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Matahara 'What a Waste' // Debut single + interview

Naarm/Melbourne via Jakarta musician and singer-songwriter, Marissa Yudinar (she/her), released her debut single 'What a Waste' today under Matahara. Matahara's playful, creative alt-pop sound is just what's needed to carry us through these all to familiar lock down blues, where her charming vocals and polished lyrics perfectly complements the intricate soundscape of Michael Vince-Moin's production, resulting in one dreamy, down-to-earth debut. But don't take my word for it, listen to 'What a Waste' below and find out for yourself. We were also very lucky to be able to snag an interview with Marissa, where we discussed her musical progression, major influences and even Spongebob Squarepants.

Photo by Anindya Apsara & Edited by Alexa Satryo

Hi Matahara, thanks so much for taking the time to chat with us. Firstly, we just wanted to say congratulations on your debut single ‘What a Waste.’ Tell us a bit about the track, was it a product of the vast amount of time we’ve spent ‘wasting away’ whilst in lock down?

Hi there! Thank you so much for having me. It means a lot! Ahh thank you! I’m so so happy! ‘What a Waste’ was actually written when I was 16, I’m almost 21 now! Shocking! I know! My angsty self was being a little dramatic that time and angrily wrote these lyrics. The track went through a couple different versions before finally sounding the way it is now. It stayed with me and just me for a while. It’s not much different from the one before this though, but the previous one had a bit of a bossa bit in the chorus. It was more of a combination between electronic and bossa. But then, I gave the initial demo from 2018 in which I recorded just using GarageBand to Michael, my lovely producer, earlier this year. And it became quite a banger I think. So I guess technically this track was a product of the time we’ve spent ‘wasting away’ whilst in lockdown! Haha! 

You’ve described the aim of your music is to “give light and warmth to everyone around you”. ‘What a Waste’ is definitely no exception to this and is just the playful, glittery dance-pop song us Melbournians are in need of right now. What led you to making this the focus of your music?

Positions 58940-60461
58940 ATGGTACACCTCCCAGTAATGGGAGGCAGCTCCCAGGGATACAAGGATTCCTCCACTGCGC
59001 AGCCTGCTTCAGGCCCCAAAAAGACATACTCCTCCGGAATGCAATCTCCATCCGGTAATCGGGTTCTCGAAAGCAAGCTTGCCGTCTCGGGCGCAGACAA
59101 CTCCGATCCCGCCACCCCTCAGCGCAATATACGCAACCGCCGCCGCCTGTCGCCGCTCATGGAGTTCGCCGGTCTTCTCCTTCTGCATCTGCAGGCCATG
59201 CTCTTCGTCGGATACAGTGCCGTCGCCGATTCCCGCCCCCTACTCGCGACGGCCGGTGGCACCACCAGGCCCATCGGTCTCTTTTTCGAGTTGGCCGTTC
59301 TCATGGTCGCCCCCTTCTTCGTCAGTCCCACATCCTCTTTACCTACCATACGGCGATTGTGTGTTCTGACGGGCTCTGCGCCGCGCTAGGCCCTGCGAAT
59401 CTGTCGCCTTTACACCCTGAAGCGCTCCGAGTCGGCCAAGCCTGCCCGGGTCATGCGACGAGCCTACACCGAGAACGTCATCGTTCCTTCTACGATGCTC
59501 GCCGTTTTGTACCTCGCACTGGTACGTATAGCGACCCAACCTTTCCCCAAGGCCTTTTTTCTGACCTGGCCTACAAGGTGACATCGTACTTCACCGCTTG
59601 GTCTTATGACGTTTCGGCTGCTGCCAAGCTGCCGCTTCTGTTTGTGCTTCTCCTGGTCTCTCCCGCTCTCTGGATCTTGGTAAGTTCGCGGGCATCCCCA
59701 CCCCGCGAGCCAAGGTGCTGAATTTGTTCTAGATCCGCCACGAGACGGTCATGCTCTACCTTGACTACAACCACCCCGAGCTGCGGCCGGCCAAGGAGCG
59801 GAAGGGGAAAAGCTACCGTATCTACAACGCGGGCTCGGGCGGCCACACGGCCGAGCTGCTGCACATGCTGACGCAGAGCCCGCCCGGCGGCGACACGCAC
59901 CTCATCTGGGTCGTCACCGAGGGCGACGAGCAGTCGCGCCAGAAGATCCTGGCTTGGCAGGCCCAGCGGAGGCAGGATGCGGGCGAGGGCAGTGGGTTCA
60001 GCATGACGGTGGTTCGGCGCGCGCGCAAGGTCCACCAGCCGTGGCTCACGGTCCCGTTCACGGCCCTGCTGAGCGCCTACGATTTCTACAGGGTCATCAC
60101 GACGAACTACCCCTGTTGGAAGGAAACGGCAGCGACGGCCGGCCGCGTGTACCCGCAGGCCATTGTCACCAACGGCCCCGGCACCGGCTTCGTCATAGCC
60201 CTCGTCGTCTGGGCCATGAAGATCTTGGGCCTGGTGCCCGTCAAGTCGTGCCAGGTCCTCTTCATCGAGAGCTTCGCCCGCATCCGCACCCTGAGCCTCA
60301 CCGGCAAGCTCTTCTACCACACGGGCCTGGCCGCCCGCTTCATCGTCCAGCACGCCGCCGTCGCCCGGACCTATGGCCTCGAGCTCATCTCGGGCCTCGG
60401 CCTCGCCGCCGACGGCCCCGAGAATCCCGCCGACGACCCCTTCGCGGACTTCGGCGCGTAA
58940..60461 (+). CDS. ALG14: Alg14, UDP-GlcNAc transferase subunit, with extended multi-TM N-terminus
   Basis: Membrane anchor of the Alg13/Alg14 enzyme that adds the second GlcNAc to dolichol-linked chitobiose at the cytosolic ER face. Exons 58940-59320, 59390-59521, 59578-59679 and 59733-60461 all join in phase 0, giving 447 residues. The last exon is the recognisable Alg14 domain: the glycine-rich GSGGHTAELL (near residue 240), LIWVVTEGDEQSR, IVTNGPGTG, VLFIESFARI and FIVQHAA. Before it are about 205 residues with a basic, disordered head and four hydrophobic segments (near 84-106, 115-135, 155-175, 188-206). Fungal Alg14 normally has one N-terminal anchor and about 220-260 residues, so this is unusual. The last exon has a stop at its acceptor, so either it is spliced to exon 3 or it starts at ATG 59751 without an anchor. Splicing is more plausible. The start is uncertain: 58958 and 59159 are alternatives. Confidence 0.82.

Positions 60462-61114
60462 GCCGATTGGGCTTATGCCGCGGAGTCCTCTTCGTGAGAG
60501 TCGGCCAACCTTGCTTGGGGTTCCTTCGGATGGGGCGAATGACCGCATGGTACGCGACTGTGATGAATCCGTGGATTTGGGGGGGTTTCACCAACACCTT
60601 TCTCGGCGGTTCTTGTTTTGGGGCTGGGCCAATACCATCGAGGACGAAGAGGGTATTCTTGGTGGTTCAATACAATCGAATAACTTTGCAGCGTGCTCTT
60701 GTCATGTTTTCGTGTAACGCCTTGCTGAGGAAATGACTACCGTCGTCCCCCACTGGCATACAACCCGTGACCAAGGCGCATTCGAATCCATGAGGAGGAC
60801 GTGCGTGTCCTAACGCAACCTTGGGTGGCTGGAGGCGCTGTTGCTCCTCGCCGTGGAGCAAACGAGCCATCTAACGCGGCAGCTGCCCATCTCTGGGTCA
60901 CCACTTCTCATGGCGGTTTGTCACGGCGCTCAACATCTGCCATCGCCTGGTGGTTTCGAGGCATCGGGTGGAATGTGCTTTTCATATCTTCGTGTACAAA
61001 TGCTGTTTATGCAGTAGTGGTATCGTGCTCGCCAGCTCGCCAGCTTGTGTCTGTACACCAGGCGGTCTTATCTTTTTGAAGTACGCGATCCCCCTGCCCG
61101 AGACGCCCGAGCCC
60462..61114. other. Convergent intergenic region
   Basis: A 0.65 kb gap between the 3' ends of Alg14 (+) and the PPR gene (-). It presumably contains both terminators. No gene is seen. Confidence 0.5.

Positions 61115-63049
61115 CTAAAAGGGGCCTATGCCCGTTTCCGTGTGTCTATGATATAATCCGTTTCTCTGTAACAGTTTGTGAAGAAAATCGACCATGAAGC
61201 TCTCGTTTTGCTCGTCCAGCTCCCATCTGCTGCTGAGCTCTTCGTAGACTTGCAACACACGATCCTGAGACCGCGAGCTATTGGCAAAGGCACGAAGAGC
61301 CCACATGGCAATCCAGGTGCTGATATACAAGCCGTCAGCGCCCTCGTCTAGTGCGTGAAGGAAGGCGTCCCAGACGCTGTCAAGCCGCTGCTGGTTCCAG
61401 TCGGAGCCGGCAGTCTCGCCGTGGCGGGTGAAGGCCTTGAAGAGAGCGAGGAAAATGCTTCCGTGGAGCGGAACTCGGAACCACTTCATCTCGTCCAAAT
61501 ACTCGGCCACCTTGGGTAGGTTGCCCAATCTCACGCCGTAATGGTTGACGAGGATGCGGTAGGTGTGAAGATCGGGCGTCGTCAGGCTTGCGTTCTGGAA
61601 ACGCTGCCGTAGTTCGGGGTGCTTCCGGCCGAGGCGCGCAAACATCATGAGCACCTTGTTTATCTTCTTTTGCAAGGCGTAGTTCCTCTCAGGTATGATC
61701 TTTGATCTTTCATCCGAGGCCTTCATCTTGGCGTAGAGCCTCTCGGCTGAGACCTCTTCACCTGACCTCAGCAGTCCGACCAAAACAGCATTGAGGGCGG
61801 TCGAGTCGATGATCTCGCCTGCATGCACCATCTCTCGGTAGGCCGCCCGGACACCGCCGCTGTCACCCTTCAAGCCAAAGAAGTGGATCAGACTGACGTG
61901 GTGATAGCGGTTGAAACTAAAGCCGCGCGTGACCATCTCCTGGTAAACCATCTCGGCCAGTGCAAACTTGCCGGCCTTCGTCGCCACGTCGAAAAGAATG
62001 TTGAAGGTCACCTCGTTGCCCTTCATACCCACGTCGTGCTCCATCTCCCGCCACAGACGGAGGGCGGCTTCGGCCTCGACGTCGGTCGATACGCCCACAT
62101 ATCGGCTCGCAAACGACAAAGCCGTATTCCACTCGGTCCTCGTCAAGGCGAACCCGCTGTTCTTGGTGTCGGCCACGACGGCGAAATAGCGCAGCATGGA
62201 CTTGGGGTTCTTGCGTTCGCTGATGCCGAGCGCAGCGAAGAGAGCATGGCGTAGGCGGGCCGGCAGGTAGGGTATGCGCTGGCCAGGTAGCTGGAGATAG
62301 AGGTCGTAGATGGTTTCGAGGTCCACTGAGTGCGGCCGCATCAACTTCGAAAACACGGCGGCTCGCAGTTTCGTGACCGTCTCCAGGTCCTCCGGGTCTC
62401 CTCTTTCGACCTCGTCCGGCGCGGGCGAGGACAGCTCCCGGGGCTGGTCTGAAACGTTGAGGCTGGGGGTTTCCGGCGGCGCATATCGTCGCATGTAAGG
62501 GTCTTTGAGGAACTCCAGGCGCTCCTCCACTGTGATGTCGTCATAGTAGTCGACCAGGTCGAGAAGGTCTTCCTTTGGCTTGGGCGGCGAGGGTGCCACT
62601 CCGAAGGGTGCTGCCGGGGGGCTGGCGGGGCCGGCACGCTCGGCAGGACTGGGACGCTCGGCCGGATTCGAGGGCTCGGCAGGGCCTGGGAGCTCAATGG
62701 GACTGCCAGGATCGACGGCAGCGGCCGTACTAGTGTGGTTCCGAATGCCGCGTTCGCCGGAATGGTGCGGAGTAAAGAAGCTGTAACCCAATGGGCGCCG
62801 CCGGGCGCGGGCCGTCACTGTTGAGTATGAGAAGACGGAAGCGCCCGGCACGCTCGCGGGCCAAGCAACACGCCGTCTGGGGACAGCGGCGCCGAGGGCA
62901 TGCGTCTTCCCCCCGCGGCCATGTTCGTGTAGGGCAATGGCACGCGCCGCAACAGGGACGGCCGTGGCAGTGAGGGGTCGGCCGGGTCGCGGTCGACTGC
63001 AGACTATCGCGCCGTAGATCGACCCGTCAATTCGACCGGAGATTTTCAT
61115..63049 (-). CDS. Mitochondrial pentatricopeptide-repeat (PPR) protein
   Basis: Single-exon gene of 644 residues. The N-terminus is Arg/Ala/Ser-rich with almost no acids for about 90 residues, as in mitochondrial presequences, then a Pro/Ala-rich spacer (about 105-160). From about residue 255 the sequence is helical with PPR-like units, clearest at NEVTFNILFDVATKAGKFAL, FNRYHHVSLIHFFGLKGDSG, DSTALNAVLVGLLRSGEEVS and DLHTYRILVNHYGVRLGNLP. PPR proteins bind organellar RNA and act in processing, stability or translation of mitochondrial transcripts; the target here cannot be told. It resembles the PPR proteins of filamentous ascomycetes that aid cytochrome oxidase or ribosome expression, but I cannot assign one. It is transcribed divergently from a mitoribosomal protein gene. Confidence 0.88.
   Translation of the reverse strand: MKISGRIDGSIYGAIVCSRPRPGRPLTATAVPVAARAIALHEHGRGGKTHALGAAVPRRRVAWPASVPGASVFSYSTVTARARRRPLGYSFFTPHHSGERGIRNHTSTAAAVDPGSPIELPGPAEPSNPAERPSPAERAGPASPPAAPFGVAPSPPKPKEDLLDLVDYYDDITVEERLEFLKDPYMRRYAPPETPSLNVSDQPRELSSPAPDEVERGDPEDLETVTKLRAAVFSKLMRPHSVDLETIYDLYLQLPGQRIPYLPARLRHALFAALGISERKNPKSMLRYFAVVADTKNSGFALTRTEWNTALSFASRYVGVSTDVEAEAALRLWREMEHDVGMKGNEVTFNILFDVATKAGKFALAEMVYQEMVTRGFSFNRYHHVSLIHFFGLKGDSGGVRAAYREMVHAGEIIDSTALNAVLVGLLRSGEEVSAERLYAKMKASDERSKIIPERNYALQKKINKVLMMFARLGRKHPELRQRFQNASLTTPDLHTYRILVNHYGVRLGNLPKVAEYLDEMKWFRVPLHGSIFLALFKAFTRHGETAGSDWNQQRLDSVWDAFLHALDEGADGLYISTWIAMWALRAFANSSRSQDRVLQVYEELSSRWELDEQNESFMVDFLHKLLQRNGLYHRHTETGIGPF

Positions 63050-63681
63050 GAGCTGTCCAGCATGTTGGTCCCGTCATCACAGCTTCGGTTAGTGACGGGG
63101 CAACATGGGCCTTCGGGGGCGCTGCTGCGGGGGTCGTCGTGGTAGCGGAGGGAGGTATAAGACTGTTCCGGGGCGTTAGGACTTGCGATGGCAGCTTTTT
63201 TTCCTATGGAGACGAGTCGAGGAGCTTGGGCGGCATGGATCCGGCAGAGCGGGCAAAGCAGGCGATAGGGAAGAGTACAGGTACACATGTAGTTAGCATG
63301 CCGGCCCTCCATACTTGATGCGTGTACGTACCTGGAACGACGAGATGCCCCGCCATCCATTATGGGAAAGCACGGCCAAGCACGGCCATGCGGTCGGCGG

Aww! You just made me smile so widely. Umm, I think what led me to that focus, was just the realisation that music is something that never fails to make me feel better in many situations. I’m a pretty happy girl in general, but this year I realised that, after spending some time alone in lockdown, I always just go back to and rely on music when I feel down. It makes me feel happy, understood, hopeful and not as alone. So, from there, I decided that I want to do the same to everyone around me, and hopefully everyone else elsewhere. You know? And it’s just quite fitting with the name Matahara I reckon! I know it’s not the actual word ‘Matahari’ which means the sun in Indonesian. But my name was obviously derived from the word and we both share a similar purpose in the world. 

You mentioned that Matahara started in 2016, with posting your bedroom recordings to your SoundCloud. How has your sound progressed over the last 4 years and who are your biggest influences in achieving this change? Yeah! I guess 4 years ago, my sound was definitely more band-y whereas like now, it’s leaning more towards that alt-pop, electronic sound. I was listening to artists like DIIV, Beach House, Mild High Club, Whitney and lots of other smaller bands that would pop up on my YouTube recommendations at the time. And I think now artists like Tyler, The Creator, Solange, Remi Wolf, Caroline Polachek, and oh this wonderful sextet called MICHELLE from New York that I recently discovered are on top of my list at the moment. They really help me think outside the box when it comes to making music. They manage to implement lots of interesting and contrasting melodies or sounds into their music in which I’m very much influenced by. I guess my sound is inspired by so many different sounds that I love over the years. So yeah, maybe that’s why I’m really into twists and turns in a song for example. I also love the term ‘genre neutral’. I think it’s a term coined by Hayley Williams of Paramore or at least I became aware of the term because of her. Cool gal!

Photo by Anindya Apsara & Edited by Alexa Satryo

Which Naarm/Melbourne artists are you most looking forward to seeing perform live once lockdown finishes? Ooooohh! Sounds like a dream! The obvious answer would be Tram Cops because I love them so much. But other than that, maybe Sunfruits?! Their latest single ‘Mushroom Kingdom’ is amazing! I really want to hear it live. And Komang! She also just released her debut single called ‘Dewi’, which is so intimate and beautiful.  What’s next for you? Have you been working on any other big projects during lockdown apart from this single?

I’m planning to put out one more single before the whole EP comes out later this year. *wink* haha! Wish me luck! 

Thank you so much for the chat. But before you go, we need to ask the infamous FROCKUP question, which 2000s cartoon character are you most similar too and why?

Thank you FROCKUP! You’ve been so lovely. I really appreciate it. Ooohh! I’d say Spongebob Squarepants! Hahahahaha! He’s very optimistic and loves to have fun. And I relate to how he’s obsessively attached to his workplace, the Krusty Krab, showing devotion to it above other restaurants. Very loyal! That’s me with my current workplace. Thanks again FROCKUP! Lots of love!

To keep up to date with Matahara, follow her on Instagram and Twitter

Artwork by Phantasien

Photography by Anindya Apsara, edited by Alexa Satryo

Mixed by Allan McConnell

Words and interview by James Morgan

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